PEDLARS AND HOLY CARDS—A REMINISCENCE. I asked Mary Jane to write up her memories of corsets and holy cards, and here is what she sent me:

“I have a childhood memory of the lady who used to go from client to client, from house to
house, like a peddler, in the Italian neighborhood where my maternal Grandmother lived, to measure these enormous Italian women for their corsets,
that held them together and made them look, when dressed, like upholstered chairs. I can remember my enormous Grandmother,
standing in the middle of her small parlor in just her bloomers and her men’s sleeveless tee shirt, with her enormous breasts handing
loose under it. The corset lady would measure her and have her turn around slowly to make sure that the new corset would be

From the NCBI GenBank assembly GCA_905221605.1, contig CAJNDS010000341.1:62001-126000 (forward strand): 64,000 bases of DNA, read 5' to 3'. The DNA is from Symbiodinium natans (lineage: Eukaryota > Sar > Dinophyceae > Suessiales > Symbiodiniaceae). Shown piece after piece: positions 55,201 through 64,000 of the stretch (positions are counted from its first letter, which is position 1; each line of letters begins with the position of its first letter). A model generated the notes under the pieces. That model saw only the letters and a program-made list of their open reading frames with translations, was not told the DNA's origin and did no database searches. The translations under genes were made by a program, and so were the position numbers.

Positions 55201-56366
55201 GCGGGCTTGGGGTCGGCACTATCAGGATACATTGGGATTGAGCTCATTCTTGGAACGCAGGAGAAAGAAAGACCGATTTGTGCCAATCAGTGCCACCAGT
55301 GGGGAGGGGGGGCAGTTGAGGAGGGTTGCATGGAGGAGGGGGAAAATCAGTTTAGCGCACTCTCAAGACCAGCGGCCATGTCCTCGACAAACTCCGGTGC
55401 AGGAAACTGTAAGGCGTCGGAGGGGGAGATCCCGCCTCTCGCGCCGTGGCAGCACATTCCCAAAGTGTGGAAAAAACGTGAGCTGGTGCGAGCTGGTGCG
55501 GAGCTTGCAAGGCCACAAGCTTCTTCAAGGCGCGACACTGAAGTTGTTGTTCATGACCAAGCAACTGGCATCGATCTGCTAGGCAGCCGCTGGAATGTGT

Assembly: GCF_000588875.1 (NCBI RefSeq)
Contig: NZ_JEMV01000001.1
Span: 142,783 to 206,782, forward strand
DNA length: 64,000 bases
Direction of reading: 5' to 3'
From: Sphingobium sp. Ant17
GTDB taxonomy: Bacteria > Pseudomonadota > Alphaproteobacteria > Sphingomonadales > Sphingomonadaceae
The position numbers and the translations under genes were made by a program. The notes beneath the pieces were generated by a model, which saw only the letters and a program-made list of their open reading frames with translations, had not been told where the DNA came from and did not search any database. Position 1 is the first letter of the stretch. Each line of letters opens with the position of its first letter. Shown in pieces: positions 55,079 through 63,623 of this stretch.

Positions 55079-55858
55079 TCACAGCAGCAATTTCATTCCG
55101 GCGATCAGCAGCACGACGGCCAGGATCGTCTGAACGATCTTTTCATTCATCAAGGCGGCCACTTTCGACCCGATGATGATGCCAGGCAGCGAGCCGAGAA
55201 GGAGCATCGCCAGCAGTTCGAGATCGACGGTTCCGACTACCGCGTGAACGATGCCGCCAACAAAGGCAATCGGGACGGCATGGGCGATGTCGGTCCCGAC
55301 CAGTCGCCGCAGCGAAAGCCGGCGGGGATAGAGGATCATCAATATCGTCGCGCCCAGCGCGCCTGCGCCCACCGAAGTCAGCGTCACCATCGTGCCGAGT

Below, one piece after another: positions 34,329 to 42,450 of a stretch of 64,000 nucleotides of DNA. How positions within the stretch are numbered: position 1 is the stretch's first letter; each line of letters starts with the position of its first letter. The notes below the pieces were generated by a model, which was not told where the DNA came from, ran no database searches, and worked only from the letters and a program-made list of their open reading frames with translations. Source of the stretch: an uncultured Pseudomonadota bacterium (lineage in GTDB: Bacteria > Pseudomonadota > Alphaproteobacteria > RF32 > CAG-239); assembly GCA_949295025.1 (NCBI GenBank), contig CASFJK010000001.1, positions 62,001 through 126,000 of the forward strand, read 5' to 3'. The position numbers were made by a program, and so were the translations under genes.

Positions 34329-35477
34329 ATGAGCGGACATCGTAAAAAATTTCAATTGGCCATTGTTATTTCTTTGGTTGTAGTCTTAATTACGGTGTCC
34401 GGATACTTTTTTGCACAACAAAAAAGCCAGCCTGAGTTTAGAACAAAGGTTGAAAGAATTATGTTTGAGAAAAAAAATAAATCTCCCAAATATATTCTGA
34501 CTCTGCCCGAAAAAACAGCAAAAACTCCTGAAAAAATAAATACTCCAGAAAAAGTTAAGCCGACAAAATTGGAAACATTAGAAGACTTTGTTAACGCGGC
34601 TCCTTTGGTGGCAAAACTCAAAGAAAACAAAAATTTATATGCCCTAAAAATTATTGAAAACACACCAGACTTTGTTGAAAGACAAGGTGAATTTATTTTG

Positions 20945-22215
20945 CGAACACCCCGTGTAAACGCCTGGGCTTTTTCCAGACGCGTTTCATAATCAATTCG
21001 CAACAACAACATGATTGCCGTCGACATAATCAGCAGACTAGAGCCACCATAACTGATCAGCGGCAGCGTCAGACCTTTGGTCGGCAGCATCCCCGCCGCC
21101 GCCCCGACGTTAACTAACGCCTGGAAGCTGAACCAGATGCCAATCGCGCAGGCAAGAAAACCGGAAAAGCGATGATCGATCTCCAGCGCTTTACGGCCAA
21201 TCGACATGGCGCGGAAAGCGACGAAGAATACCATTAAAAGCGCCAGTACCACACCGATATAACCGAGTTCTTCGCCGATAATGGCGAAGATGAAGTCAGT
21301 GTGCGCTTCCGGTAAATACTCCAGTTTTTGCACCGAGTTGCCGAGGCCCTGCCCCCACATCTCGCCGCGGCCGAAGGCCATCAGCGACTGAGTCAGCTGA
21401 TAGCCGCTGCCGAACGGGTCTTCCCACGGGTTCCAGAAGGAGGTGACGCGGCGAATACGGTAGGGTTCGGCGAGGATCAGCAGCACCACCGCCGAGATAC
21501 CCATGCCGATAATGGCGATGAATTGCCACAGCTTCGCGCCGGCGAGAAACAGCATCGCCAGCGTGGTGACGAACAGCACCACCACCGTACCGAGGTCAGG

perfectly tailored to her body from every angle. My grandmother would hold her arms straight out to the side and slowly turn. It was amazing.
Anyway, this corset woman would also dispense, free of charge, holy cards. This is all background to what I’m about to say.

So, I’m reading this book called “Celestine” by Gillian Tindall. It’s a work of historical/sociological reconstruction of the life of the
main character who was a young girl around 1845 in a small town in the deep countryside of France, where everything modern came
rather late and very slowly. Well, a lot of the book is social background. And when she got to the part about the peddlers carrying around and
dispensing holy cards, I gasped. I saw this tradition at work in Syracuse, NY, in the 1950’s!!!”


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